In this article the five regiments of Huguenot refugees in the British Army will be briefly discussed. As has been written in the introductory post, there were three Huguenot regiments of foot, one of horse and one of dragoons.
The regiment of horse was formed about March 1689 with nine troops as a body guard to Friedrich Hermann, the 1st Duke of Schomberg who as also colonel. Schomberg fell during the Battle of the Boyne on 1 July 1690. Henri de Massue, Marquis de Ruvigny and the later Earl of Galway succeeded Schomberg to the colonelcy. However, that seems to have happened only on 15 January 1691.
The origin of the regiment of dragoons is a bit more difficult to trace. According to English sources (Dalton) the regiment was raised 1 October 1695 and its colonel was Armand de Bourbon, Marquis de Miremont. However, in de work by Glozier and Onnekink of 2007, a regiments of dragoons was formed by Miremont as early as 1690 in Switzerland from Huguenot refugees for the Dutch Establishment. It may have been known as Balthazar's Regiment of Dragoons, though may have been called Miremont's from 1690 as well, and was seemingly placed on the English Establishment 1 March 1696. However, the regiment is shown in the Army Estimates for 1696, published in December 1695.
As for the foot, these regiments were all raised 1 April 1689.
The first regiment was commanded by Isaac de Monceau de la Melonière, who retained the colonelcy until the disbandment of the regiment.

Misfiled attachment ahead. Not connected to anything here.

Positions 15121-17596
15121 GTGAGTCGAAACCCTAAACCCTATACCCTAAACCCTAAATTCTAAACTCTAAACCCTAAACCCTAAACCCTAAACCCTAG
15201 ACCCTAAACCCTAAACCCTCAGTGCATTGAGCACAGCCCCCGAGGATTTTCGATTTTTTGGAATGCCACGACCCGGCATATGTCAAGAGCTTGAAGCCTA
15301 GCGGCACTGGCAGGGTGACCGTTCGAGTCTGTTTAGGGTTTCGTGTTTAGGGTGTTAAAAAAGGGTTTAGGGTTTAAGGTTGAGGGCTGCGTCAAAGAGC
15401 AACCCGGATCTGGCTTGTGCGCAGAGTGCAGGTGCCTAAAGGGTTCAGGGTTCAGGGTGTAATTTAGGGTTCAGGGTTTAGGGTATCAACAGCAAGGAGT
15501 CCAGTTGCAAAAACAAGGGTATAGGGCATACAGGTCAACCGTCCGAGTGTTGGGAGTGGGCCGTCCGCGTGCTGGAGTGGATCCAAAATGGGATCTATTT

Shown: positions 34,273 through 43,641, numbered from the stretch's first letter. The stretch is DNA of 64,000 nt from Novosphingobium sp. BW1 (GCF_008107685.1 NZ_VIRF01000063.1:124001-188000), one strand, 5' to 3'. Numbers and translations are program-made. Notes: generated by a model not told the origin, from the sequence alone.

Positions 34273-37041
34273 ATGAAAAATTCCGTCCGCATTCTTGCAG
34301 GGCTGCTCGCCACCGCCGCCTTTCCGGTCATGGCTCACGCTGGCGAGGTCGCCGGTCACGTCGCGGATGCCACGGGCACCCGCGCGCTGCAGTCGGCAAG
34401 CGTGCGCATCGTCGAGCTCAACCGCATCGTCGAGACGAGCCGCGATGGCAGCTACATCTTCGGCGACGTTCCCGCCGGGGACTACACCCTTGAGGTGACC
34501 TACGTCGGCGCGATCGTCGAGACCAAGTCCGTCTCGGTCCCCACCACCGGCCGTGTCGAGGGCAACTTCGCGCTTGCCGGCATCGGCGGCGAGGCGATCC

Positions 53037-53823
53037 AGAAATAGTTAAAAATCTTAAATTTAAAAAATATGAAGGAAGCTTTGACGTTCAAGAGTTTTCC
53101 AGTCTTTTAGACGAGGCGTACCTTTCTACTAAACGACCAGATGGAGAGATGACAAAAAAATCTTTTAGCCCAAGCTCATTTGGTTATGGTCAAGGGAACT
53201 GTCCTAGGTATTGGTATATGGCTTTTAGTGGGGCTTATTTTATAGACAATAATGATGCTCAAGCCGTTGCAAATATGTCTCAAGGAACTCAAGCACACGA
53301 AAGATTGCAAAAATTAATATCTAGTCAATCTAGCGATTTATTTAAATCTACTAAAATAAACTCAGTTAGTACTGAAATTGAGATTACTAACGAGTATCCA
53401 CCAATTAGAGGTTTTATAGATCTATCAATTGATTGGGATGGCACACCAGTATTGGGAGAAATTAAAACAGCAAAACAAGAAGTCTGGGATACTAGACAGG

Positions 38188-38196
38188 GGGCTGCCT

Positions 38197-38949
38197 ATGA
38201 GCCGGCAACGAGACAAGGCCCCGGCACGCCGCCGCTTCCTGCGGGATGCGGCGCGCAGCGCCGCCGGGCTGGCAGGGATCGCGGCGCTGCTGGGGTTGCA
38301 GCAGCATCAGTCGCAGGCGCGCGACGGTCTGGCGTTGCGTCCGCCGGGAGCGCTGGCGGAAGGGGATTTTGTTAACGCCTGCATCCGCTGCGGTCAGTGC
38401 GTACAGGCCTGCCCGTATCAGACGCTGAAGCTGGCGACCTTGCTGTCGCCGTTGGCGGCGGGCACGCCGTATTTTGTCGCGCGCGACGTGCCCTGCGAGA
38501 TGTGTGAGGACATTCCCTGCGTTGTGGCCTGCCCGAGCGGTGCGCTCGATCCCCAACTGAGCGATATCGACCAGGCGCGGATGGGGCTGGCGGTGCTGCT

The colonel of the second regiment was François du Puy du Cambon. On 12 August 1693 he was succeeded by Comte de Marton, the later Earl of Lifford.
The last regiment was initially commanded by Pierre, Comte de la Caillemotte, a younger brother of Henri, Marquis de Ruvigny. Like Schomberg he met his death at the Boyne, and was succeeded on 16 July 1690 by Pierre de Belcastel. (It is interesting to note that Belcastel raised a regiment of Huguenots on the Dutch Establishment in 1701.)
In late 1698 the five Huguenot regiments appear on the list of forces on the Irish Establishment, having been shipped from Flanders directly to Ireland. This was probably an effort by William III to save them from disbandment. However, since Parliament had decreed that only native regiments were to be retained, the Huguenot regiments were disbanded in March 1699. Officers that had become English subjects were placed on half-pay. Thus ends the story of the Huguenot regiments in English service.